I sat there, wondering if I'd at least get my wife back after this. Then 20 minutes passed, and nothing. Thirty minutes. Forty. Forty five. I started to get worried and thought all sorts of horrible things that I will not put words to. Mainly, then, I start to think about the abortion debate. About pro-lifers, in particular. I think about all those meddling politicians that would want to interject themselves into everything that just happened to me, interject themselves between me, my wife, and her doctors. And then I had a strong, visceral reaction. I wanted the mutherfuckers to die. I wanted to rip off their heads and tear out their hearts, because how DARE they play politics with my wife's life? The baby was fine until the end. I wondered if that would have meant they'd force us to let my wife bleed until almost death before they'd let us abort, because well, if she's not near death, then it is just a 'health' exception, and we can't have that! Fuck them. Fuck them all. They can fucking die, as far as I'm concerned. This was what went through my mind as I sat there, waiting to see if, after my baby died, my wife had died as well. I still feel that visceral reaction when I think about it, though not quite as strong - right then and there, if someone pro-life walked in and started talking about it to me, I very well might have physically attacked them. And I'm about as non-violent as one gets.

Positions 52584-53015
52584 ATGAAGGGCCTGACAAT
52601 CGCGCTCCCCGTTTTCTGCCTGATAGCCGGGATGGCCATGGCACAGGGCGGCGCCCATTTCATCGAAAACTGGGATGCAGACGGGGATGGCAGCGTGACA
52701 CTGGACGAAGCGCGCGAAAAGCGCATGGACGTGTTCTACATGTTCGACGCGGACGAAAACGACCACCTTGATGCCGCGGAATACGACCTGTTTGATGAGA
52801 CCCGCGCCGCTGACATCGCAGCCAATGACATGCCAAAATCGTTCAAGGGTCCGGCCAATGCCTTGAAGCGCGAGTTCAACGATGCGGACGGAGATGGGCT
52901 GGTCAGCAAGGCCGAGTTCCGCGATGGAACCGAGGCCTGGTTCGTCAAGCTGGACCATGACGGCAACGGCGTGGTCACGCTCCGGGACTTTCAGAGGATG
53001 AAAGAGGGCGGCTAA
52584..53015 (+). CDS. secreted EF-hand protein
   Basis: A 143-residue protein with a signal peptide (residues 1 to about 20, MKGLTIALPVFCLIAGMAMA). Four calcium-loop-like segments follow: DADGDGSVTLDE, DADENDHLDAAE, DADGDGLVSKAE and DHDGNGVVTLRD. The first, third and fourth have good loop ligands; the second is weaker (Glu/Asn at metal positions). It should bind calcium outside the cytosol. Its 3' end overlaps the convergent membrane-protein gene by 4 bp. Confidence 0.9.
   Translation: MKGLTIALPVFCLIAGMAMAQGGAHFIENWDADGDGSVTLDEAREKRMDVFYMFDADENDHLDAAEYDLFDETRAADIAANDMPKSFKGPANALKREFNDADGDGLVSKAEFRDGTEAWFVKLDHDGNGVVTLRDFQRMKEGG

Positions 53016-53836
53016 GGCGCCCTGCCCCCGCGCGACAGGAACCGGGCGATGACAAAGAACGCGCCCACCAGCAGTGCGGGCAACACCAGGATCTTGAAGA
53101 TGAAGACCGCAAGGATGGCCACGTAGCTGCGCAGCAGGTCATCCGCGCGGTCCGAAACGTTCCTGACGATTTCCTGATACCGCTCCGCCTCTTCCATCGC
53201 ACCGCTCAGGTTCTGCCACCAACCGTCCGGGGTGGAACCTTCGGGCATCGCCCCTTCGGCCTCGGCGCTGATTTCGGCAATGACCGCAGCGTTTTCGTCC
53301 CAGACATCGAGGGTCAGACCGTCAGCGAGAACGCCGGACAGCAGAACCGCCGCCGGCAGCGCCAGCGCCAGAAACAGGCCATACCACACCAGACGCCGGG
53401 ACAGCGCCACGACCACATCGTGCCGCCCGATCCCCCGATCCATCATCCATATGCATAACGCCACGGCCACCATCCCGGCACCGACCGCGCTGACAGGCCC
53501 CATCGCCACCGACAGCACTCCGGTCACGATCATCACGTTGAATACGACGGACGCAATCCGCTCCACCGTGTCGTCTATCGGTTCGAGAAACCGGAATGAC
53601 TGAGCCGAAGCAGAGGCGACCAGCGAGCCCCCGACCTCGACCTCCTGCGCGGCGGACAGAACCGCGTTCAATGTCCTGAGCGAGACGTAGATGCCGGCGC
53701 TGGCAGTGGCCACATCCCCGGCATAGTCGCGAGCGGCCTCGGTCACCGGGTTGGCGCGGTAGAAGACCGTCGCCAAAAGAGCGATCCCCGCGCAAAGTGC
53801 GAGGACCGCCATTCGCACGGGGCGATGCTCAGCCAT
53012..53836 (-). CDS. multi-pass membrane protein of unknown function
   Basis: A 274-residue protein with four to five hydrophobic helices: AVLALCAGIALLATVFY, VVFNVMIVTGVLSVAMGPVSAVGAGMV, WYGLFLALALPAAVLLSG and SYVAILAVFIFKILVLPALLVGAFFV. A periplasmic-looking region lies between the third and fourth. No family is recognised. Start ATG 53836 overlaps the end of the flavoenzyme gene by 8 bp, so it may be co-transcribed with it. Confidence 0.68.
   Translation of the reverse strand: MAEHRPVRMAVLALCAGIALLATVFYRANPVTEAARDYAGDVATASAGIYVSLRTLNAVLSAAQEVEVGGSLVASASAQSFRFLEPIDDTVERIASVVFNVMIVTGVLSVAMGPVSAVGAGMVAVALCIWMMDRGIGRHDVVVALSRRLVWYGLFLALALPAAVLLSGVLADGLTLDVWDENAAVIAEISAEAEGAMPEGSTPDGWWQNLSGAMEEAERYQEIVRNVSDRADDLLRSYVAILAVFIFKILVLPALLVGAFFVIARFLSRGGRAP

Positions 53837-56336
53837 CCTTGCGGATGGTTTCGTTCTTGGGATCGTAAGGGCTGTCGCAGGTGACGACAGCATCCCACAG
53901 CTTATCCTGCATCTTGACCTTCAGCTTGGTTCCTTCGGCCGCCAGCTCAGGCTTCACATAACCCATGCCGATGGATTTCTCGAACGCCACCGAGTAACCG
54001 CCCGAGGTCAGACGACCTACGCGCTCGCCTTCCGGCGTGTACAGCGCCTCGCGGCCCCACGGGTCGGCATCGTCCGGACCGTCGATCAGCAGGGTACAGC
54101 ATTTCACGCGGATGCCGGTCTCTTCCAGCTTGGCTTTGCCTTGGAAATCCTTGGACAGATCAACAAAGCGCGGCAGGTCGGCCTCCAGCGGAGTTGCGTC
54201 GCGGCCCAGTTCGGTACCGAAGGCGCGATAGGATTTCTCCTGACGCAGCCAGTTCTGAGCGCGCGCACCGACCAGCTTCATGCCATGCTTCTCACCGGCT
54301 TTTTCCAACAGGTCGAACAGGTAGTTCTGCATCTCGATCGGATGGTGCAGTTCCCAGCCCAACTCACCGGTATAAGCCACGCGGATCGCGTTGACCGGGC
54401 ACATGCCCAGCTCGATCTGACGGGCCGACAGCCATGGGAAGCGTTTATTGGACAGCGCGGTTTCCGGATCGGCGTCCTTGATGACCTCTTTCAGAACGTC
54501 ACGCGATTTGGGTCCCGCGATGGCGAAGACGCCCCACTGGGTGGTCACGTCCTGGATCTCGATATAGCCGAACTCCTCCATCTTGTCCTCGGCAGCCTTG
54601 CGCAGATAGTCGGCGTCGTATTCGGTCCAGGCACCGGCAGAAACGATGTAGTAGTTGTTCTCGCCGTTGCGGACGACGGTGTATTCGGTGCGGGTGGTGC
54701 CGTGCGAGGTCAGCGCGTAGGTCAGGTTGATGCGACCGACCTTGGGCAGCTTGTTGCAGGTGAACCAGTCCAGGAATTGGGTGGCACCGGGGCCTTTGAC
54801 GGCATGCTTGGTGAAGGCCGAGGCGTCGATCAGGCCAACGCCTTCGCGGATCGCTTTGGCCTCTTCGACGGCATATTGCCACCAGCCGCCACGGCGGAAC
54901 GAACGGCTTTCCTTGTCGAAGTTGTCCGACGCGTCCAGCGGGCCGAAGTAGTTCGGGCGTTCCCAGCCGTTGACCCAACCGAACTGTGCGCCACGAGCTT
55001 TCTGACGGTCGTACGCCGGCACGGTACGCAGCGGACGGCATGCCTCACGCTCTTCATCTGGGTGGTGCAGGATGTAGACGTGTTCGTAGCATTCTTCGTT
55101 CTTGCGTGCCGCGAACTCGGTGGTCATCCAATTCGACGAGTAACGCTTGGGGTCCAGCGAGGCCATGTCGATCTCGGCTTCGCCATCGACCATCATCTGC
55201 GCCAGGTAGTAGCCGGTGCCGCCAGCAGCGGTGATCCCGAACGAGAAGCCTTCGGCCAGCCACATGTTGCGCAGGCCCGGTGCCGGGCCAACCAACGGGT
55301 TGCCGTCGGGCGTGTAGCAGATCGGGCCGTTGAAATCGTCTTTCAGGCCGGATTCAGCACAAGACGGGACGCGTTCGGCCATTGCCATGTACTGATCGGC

Finally, the doctors come out and tell me she's fine and headed to recovery. Again, she's in the same slot in recovery as she was after the birth of our daughter. I'm exhausted. It is now 1 am. She will be there overnight. I make sure she's ok and I head for home.
Obviously, I'm still pro-choice. And I do still say that I'll personally never have an abortion. But if anyone tells me politicians should meddle in what should be between one's doctor and one's self, I'll tell them, politely, to go fuck themselves, and then explain why.
In the weeks after this happened, I reflected on some other things as well. While I was upset at losing the little one that I saw on those ultrasounds, it did not feel even 1/100th of how I'd have felt if we'd lost my then 17 month old daughter. Not even close. We did not have a funeral. We did mourn, in a way, but nothing like you'd do with a baby who has been born. In short, just instinctively, we knew it was nothing like that. It was a seed of a person, but it really wasn't a person yet, not in our awareness. Nobody really treats a 9 week old fetus like that. Not even pro-lifers. More food for thought.
Anyway, I wonder sometimes if this is why I decided to actually make my own blog. Because I have things to say. I'm not sure if that is why, but the timing makes me wonder. This all happened very shortly before I made my blog here. So yes, it is still relatively fresh. It is still raw. I still have trouble thinking about it. I wanted to write about it, but just couldn't. I have mixed feelings about even posting this. But I think it will be cathartic. So here goes.
UPDATE: I posted a follow-up here and here. And I have some more recent, good news here and here. And now I have a short post on the one-year anniversary of this. And now my son has been born.
3 years ago